reheated by the sun to a higher temperature moving up the mountain again,
whereby the air moves up and down in a circular motion in cycles similar
to how a convection oven works, albeit a natural one. This superheated
air increases ground temperature markedly, forming the hot wind currents
that are trapped by atmospheric pressure and mountains thus stays mostly
within the valley. Such hot wind currents contribute to perpetual drought
like conditions in Death Valley and prevent much cloud formation to pass
through the confines of the valley, where precipitation is often in the
form of a virga. Death Valley holds temperature records because it has
an unusually high number of factors that lead to high atmospheric temperatures.
The summer of 1917 had 52 days where temperatures reached
120° F (49°C) or above with 43 of them consecutive. Four major
mountain ranges lie between Death Valley and the ocean, each one adding
to an increasingly drier rainshadow effect, and in 1929 and 1953 no rain
was recorded for the whole year. The period from 1931 to 1934 was the driest
stretch on record with only 0.64 inches (1.6cm) of rain over a 40-month
|The depth and shape of Death Valley influence its summer
temperatures. The valley is a long, narrow basin 282 feet (86 m) below
sea level, yet is walled by high, steep mountain ranges. The clear, dry
air and sparse plant cover allow sunlight to heat the desert surface. Heat
radiates back from the rocks and soil, then becomes trapped in the valley's
depths. Summer nights provide little relief as overnight lows may only
dip into the 86°F to 95°F (30°C to 35°C) range. Heated
air rises, yet is trapped by the high valley walls, is cooled and recycled
back down to the valley floor. These pockets of descending air are only
slightly cooler than the surrounding hot air. As they descend, they are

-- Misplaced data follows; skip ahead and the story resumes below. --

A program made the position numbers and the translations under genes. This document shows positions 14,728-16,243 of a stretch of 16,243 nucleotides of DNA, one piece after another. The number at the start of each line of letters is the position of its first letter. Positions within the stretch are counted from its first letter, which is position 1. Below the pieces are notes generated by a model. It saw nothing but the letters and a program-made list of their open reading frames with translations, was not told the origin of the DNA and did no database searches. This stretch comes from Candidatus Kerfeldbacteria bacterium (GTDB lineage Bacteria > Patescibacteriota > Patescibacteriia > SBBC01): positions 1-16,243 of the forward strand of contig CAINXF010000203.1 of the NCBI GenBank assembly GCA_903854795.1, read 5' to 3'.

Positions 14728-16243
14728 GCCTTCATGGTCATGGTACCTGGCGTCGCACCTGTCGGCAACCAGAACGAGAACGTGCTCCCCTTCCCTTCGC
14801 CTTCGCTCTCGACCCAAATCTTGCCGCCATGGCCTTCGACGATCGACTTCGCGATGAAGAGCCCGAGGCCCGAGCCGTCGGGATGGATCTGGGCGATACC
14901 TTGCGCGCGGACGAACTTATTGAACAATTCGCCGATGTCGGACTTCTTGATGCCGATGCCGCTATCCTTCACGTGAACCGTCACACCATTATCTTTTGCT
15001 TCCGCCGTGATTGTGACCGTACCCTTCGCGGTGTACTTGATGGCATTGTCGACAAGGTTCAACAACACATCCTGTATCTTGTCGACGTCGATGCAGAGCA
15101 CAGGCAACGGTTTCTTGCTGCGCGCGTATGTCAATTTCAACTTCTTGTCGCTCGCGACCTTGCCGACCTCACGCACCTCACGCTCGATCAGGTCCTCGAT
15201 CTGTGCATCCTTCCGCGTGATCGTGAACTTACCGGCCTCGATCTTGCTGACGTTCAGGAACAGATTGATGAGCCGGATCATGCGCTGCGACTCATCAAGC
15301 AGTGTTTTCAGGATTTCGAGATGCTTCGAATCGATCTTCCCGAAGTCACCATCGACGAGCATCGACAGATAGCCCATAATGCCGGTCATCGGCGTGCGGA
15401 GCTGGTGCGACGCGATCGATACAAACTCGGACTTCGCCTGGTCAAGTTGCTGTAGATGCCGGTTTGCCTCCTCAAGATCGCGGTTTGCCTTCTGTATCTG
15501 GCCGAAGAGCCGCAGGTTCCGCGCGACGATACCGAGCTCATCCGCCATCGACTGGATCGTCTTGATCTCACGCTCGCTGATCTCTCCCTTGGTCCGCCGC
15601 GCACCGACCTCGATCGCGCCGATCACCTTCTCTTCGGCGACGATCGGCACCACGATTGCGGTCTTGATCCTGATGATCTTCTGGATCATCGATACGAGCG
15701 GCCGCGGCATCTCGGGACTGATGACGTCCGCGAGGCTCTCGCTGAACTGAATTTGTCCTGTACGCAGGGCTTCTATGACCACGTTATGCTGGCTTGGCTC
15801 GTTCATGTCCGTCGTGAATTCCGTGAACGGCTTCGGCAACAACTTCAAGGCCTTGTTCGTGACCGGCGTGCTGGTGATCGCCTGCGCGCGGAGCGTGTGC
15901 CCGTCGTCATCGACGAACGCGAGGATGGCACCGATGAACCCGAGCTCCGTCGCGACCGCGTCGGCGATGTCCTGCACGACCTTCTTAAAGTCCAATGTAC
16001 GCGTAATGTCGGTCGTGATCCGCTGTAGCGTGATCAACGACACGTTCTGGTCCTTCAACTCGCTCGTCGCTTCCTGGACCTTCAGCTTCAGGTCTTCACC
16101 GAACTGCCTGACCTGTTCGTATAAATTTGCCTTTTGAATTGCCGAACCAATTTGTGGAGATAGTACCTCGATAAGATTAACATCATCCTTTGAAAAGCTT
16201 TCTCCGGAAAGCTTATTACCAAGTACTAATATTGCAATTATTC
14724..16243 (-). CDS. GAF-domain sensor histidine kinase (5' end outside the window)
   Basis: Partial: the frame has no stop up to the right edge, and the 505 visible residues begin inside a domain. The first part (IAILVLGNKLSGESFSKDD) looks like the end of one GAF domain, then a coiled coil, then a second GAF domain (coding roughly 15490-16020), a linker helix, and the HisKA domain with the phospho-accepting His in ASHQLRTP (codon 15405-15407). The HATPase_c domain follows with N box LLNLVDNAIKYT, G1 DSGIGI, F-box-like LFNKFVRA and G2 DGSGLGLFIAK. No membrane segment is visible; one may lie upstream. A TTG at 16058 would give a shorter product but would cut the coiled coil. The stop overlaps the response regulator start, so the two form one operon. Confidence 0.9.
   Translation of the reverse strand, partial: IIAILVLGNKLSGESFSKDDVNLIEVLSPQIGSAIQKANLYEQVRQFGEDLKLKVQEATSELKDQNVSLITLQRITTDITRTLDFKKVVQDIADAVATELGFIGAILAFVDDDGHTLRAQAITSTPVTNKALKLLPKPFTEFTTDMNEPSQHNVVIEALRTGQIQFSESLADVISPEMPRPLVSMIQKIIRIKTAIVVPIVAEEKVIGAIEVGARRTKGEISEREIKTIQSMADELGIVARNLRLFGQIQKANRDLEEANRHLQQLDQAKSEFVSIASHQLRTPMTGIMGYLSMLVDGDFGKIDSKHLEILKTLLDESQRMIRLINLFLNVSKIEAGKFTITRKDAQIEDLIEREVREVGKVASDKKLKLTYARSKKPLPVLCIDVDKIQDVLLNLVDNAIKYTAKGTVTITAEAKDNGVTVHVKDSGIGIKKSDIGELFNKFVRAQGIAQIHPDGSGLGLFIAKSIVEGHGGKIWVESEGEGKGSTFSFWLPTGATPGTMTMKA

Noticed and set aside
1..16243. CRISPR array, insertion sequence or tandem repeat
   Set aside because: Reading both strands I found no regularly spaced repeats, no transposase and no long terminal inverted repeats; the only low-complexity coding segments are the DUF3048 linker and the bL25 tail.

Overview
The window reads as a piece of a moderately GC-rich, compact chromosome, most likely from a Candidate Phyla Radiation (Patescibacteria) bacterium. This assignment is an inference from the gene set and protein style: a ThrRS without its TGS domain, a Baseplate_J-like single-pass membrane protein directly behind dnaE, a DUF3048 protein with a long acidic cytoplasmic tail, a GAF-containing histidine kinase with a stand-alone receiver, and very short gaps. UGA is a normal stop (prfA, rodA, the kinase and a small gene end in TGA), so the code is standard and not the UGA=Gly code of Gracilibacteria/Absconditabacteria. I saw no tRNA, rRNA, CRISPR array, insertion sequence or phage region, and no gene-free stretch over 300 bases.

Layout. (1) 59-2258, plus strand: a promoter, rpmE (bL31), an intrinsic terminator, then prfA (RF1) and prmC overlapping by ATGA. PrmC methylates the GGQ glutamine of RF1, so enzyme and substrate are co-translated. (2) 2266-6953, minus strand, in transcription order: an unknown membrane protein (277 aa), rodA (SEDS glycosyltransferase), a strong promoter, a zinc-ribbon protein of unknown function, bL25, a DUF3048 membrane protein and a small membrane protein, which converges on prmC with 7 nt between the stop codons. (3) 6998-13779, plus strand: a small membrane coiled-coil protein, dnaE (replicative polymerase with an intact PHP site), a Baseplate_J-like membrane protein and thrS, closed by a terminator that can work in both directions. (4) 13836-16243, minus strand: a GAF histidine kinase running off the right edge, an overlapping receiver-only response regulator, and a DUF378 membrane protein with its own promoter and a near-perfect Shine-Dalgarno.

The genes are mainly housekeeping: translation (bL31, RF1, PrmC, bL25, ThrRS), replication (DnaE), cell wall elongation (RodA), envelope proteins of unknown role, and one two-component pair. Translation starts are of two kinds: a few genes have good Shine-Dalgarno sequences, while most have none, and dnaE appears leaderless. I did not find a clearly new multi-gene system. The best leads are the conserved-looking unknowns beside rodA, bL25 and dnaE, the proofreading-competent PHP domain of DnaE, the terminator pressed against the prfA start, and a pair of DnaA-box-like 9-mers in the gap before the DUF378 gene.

compressed and heated even more by the low elevation air pressure. These
moving masses of super heated air blow through the valley creating extreme
The hottest air temperature ever recorded in Death Valley
(Furnace Creek) was 134°F (57°C) on July 10, 1913, also that same
year saw Death Valley's coldest temperature, on January 8 the temperature
dropped to 67°F (20°C) at Furnace Creek. During the heat wave that
peaked with that record, five consecutive days reached 129° F (54°C)
or above. The greatest number of consecutive days with a maximum temperature
of 100° F or above was 154 days in the summer of 2001. The summer of
1996 had 40 days over 120° F, and 105 days over 110° F.
During very wet periods, such as the winter of 1995,
the Amargosa River can flow at the surface, even forming a temporary lake
From 1961-2008 the weather station at Death Valley (Furnace
Creek) recorded an average yearly temperature of 76.7°F (24.8°C)
with an average high in January of around 66°F (19°C) and 116°F
(47°C) in July. However another weather station located in Death Valley
(Cow Creek), during the period from 1934 to 1961 recorded an average yearly
temperature of 77.3°F (25.2°C) with an average high in January
of around 64°F (18°C) and 116°F (47°C) in July.
The period from July 17-19, 1959 was the longest string
of consecutive days where night time low temperatures did not drop below
100°F. As recently as 2003 the Furnace Creek weather station reported
two consecutive readings with night time lows of 100°F or above. The
highest ever night time low temperature in Death Valley was 103°F recorded
on July 5, 1970 and July 24, 2003.
The longest stretch of consecutive days where temperatures
reached 90°F (32°C) or more was 205 during Apr-Oct 1992. On average